Alcohol is rapidly metabolized to acetaldehyde by alcohol dehydrogenase and then to acetic acid and acetyl-CoA (which can enter the citric acid cycle). This metabolism is associated with a marked change in the redox potential and transformation of xanthine dehydrogenase to xanthine oxidase, resulting in free radical production . Continuous alcohol intake will also result in induction of cytochrome P450 2E1 and consequential lipid peroxidation and generation of Reactive Oxygen Species (ROS) causing damage to cellular components . Chronic alcohol abuse is known to result in damage to multiple organs, especially the liver and it has long been accepted that a factor in the pathogenesis of alcoholic liver disease is oxidative stress resulting from the production of free radical species. As it is generally accepted that this damage is continuous during drinking but at a low level, we have previously examined the effect of use of an organic peroxide, tertiary-Butyl Hydroperoxide (tBH) to investigate increased sensitivity to ethanol in rodent hepatocytes and cell lines . Some previous studies clearly demonstrated that alcohol related damage was associated with lipid peroxidation and that free iron is possibly involved in this pathway .
While the liver cells contain anti-oxidant molecules such as glutathione, vitamins C and E, and antioxidant enzymes, these become depleted with continuous alcohol intake [5,6]. The consequential change in redox imbalance caused by ROS generation has been observed in patients with alcoholic liver disease  but attempts to ameliorate these disturbances through the administration of antioxidants has met with mixed results [1,8,9]. In contrast to this, many animal model studies (principally with rodents) have shown that these antioxidants and vitamin E in particular do have mitigating effects on free radical damage of the liver related to alcohol abuse [10-14]. Much of the damage appears to be associated with peroxidation of lipid membranes as use of N,N-Diphenyl-P-Phenlylenediamine (DPPD) a lipid radical scavenger has been shown to prevent oxidation and liver cell death in α-tocopherol (a form of vitamin E) deficient rats and cultured hepatocytes [3,15].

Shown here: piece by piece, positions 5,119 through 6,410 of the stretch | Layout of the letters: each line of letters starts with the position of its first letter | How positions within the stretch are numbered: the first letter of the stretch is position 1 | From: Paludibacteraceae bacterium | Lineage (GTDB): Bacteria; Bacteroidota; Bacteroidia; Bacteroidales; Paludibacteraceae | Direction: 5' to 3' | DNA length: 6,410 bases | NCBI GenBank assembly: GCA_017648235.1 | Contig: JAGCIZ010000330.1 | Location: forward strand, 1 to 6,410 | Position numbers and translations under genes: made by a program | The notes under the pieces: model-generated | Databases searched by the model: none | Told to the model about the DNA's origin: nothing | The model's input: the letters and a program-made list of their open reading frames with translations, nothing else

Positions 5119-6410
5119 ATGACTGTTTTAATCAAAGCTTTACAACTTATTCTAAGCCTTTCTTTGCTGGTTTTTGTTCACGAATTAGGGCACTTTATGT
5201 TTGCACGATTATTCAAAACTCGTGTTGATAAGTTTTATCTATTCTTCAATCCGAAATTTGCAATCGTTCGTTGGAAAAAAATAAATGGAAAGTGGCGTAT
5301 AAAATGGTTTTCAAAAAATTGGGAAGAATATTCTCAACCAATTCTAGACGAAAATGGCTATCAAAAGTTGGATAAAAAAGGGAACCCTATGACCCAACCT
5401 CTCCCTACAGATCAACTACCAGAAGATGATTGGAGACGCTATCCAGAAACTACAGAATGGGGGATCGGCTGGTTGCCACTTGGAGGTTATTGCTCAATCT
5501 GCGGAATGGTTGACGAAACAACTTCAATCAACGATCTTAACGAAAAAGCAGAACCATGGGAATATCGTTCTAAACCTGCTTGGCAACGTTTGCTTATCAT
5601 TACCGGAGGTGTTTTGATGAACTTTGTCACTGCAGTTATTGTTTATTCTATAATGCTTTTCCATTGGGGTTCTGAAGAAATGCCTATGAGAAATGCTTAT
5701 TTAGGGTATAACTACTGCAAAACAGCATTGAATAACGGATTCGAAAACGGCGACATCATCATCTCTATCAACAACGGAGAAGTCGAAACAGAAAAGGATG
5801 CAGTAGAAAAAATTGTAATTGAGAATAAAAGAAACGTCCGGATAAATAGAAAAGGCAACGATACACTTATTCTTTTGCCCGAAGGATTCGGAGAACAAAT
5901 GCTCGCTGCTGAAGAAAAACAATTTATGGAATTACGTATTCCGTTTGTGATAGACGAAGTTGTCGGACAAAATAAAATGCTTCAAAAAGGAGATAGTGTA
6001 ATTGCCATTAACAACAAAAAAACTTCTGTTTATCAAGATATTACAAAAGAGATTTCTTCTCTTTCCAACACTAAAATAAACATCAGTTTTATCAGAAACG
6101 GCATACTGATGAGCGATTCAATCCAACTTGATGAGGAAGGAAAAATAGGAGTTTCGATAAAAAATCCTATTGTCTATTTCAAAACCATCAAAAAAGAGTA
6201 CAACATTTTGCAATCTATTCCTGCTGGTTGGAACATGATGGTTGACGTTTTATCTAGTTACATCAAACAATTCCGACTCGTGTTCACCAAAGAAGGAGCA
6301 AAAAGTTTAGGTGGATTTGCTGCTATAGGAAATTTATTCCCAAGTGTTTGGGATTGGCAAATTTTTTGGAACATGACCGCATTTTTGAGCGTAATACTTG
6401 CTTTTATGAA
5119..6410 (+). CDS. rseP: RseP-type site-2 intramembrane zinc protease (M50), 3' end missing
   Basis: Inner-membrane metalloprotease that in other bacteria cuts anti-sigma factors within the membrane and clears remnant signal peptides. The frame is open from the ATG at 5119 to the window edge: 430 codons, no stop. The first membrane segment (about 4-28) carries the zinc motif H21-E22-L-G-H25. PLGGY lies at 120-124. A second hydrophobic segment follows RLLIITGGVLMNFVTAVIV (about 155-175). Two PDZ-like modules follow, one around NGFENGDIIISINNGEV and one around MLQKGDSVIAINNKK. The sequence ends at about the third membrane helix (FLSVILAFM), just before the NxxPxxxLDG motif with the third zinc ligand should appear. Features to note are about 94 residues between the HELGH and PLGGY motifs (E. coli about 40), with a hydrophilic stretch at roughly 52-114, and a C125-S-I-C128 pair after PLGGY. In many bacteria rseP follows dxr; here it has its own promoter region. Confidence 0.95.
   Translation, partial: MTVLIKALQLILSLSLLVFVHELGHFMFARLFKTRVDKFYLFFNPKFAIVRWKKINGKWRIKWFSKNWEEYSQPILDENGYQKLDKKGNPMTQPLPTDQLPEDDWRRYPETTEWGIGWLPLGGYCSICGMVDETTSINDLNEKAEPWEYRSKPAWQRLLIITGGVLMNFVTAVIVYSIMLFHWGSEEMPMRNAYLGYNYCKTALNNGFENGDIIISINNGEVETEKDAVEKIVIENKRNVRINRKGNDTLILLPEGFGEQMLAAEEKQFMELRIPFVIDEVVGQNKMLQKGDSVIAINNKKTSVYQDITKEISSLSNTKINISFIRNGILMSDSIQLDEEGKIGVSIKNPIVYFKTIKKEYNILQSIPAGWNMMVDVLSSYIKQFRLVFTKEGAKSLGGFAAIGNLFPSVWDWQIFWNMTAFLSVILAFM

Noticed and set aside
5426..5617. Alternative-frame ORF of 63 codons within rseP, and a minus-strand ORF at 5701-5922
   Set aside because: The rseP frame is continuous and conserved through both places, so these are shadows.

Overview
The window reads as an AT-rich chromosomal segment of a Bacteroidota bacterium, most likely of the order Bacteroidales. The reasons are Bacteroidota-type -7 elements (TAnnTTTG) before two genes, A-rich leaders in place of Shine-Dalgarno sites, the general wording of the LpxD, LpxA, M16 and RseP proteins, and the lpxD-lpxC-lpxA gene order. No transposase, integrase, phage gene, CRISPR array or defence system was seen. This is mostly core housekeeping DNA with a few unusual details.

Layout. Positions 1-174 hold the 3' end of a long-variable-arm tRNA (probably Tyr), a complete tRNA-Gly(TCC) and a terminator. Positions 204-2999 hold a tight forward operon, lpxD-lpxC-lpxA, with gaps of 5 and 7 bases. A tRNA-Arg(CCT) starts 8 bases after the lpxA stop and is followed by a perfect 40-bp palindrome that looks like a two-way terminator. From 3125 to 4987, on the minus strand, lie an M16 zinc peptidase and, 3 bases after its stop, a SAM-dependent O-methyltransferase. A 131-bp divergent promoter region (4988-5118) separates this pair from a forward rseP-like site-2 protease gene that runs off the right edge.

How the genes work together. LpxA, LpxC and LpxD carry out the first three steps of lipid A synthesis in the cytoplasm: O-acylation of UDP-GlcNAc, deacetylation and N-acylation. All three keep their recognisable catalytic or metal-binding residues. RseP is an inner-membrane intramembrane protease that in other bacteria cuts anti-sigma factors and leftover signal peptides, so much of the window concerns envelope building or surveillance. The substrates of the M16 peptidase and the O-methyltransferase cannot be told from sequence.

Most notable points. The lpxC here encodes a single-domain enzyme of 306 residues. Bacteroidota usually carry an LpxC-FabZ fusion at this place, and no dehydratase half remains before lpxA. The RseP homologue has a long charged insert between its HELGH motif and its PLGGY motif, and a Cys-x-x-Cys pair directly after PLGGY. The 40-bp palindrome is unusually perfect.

Antioxidant supplementation for a wide variety of diseases states has been widely practiced. However, this continues to this day to be controversial. Vitamin E has been extensively studied as a cardio-protectant for many years, but there is little agreement as to its effectiveness [9,16-19]. In general, plasma antioxidants are low in patients with alcoholic liver disease  and with non-alcoholic fatty liver . While clearly an antioxidant, vitamin E has shown mixed results in clinical trials on a variety of liver disease patients [21-25]. Experimental models tend to show a clearer picture, with vitamin E reducing lipid peroxidation [26,27] but have usually either studied acute or overnight effects and have not dissected the liver cell populations to determine whether there is a differential effect. It was the aim of this study, therefore to examine the effects of a stressor (tBH) on cells representing hepatocytes and non-parenchymal cells (Kupffer cells) incubated in alcohol containing medium and to assess both the short-term (4 hours) to long-term (7 days) protective effect of a range of concentrations of vitamin E.
Two cell lines were used, FtO2B (a rat hepatoma cell line) and RAW 264.7, to represent parenchymal and non-parenchymal liver cells, which comprise more than 75% of the total cell population of a normal liver [approximately 60% are hepatocytes and 10-15% hepatic macrophages/Kupffer cells]. FtO2B cells which are a rat hepatoma cell line were a kind gift from Dr. J Lancaster Jr. RAW 264.7 cells were purchased from ATCC. This cell line is a mouse peritoneal macrophage cell line established from a tumor induced by Abelson murine leukemia virus. The rat hepatoma cell line FtO2B was grown at 37°C in a 5% CO2atmosphere in Dulbecco’s modified Eagle’s medium/Ham’s F12 medium (1:1) supplemented with 10% non-heat-inactivated bovine calf serum, 2mM glutamine, 50 U/ml penicillin-streptomycin, and 0.2% sodium bicarbonate. FTO2B cells (2 × 105/ml) were plated in 12-well plates and allowed to adhere overnight before an experiment. Cells were used for experiments only when they were 60% confluent or more and did not reach more than 90% confluence over 7 days experimentation. The RAW 264.7 cells, representing non-parenchymal macrophages, were cultured in RPMI 1640 medium similarly supplemented with 10% non-heat-inactivated bovine calf serum, 2mM glutamine, 50 U/ml penicillin-streptomycin, and 0.2% sodium bicarbonate (Sigma-Aldrich). RAW 264.7 cells (2 × 105/ml) were again plated in 12-well plates and allowed to adhere overnight before experimentation.
To assess the capability of these cells to metabolize ethanol, cells were incubated in the presence of 100mM ethanol and the rate of disappearance from the culture medium quantitated using an alcohol determination kit (Sigma-Aldrich). Evaporation losses were determined using 12-well plates containing supplemented medium and alcohol alone. Ethanol-containing medium was changed every 24 hours and the rate estimated daily for 1 week.
Free radical generation